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Gregg Berhalter’s USMNT isn’t what he hoped it would be — and that’s just fine

The United States have fully embraced a new identity, putting their own twist on a pragmatic classic.

7 min read

Seated between his bosses at a small table in New York City, Gregg Berhalter looked up and into a crowd of media members. 

It was his first press conference after being named manager of the U.S. men’s national team. To Berhalter’s right sat then-U.S. Soccer president Carlos Cordeiro and men’s national team general manager Earnie Stewart. To his left sat CEO Dan Flynn. Months removed from the pain of watching a World Cup unfold without the USMNT, it was time for a new era — and Berhalter was picked to conduct it.

On this chilly December day, the New Jersey native was given a chance to articulate his stylistic vision. Berhalter had this to say:

“The idea is that we’re an attacking based team that wants to create goal scoring opportunities by disorganizing the opponent,” Berhalter said before reminding the audience of how his Columbus Crew teams committed to building from the back even under intense pressure . “We want to see ball circulation, breaking lines, creating goal scoring opportunities. That should be the DNA of our team,” he added moments later.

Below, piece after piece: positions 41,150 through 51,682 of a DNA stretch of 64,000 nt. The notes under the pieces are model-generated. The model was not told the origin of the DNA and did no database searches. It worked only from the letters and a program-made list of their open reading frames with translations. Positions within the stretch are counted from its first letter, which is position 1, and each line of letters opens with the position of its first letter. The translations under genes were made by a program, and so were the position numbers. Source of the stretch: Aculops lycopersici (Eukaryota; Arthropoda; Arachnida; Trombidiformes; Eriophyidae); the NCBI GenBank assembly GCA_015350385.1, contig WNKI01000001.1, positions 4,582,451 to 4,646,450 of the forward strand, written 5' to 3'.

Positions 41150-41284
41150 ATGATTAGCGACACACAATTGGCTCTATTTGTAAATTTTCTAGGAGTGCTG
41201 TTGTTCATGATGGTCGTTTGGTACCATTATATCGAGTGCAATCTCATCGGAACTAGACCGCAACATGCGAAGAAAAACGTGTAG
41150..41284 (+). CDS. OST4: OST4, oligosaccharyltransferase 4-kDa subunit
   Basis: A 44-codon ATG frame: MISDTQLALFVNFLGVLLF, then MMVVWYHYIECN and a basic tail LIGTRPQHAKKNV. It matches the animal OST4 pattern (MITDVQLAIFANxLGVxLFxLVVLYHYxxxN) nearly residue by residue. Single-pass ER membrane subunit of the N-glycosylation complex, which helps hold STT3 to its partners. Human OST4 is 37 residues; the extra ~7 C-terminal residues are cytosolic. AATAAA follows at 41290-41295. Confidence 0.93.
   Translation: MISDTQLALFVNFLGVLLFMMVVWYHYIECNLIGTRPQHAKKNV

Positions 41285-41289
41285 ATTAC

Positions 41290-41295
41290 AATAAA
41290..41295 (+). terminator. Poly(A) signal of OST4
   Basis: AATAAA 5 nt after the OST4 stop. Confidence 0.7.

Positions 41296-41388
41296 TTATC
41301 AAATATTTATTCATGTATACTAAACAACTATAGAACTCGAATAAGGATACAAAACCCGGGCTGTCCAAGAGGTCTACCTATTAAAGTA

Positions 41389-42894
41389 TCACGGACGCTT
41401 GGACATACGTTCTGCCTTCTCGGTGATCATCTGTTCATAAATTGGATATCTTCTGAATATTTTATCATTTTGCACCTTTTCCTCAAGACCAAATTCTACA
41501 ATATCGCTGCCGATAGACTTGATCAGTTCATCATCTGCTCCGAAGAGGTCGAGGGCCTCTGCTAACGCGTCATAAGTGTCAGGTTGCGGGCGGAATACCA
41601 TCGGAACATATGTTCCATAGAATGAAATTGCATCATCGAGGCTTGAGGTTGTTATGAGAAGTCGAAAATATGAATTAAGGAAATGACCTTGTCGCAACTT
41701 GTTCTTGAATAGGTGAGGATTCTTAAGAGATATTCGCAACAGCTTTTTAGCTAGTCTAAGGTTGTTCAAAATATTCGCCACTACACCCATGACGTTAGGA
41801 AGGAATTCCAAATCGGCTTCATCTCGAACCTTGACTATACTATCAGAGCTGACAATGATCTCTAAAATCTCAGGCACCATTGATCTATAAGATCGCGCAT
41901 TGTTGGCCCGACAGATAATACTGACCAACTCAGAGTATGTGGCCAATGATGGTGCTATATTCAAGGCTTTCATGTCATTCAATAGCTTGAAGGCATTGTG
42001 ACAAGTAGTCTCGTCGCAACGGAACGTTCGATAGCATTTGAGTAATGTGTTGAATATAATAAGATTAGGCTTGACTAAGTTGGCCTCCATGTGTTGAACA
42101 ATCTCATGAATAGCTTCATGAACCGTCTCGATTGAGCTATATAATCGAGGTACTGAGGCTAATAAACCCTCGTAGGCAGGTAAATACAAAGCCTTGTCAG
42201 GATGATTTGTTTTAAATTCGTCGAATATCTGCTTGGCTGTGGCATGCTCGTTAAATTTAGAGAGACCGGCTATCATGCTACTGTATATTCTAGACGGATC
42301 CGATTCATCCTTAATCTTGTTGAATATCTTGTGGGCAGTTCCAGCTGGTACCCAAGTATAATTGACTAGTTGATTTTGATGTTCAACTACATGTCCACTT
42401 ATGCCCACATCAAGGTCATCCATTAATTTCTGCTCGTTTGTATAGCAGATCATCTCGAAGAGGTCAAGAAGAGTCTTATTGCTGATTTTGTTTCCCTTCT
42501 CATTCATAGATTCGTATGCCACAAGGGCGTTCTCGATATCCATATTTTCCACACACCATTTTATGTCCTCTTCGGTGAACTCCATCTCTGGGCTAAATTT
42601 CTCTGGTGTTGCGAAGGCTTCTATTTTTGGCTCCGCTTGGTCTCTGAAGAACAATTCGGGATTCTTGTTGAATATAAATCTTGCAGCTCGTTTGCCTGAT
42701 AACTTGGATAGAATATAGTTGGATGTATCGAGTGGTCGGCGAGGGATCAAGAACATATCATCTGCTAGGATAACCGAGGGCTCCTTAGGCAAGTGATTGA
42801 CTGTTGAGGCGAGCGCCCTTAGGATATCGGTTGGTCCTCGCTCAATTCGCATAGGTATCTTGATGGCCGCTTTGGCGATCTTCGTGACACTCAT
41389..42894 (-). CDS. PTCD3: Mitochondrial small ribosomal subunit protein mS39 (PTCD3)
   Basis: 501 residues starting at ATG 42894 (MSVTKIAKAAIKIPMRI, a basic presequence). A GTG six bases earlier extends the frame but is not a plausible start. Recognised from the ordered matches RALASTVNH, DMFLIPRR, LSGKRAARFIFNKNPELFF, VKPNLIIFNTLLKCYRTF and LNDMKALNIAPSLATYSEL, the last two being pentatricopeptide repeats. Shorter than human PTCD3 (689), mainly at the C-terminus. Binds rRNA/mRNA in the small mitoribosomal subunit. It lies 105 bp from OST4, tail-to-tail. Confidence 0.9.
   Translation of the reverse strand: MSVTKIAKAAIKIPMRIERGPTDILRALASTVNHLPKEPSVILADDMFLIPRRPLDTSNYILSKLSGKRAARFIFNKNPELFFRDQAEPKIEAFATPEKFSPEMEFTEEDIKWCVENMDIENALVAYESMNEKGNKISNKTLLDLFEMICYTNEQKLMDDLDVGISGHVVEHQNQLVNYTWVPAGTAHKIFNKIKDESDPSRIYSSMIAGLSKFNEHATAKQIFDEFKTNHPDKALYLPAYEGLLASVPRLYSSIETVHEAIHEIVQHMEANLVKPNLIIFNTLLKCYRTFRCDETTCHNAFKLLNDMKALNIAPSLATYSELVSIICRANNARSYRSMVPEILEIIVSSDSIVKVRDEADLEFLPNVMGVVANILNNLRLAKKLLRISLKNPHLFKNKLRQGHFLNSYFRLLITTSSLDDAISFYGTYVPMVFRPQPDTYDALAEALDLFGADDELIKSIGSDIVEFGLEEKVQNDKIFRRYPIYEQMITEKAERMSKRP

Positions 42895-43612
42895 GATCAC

Berhalter referenced defensive pressure and transition play as valuable tools, but the emphasis was clear: his new-look USMNT would commit to using the ball.

Just over a month later while conducting camp with the U.S. for the first time, he doubled-down on that emphasis. "I think the philosophy will be very similar [to the Crew]. We want to use the ball to disorganize the opponent and create goal-scoring opportunities," the U.S. boss said. In his debut on the sidelines, which came in a friendly against Panama in January, 2019, Berhalter stayed true to his word.

The U.S. used a 3-2-5 shape in possession, controlled 66% of the ball, and pulled out a couple of fluid rotations.

With their new-found detailed possession play, the USMNT had a style that would help them climb back up the international ladder after the failed 2018 World Cup cycle.


More than 2,000 days later, Berhalter looked up into another crowd of media members from his seat at another small table.

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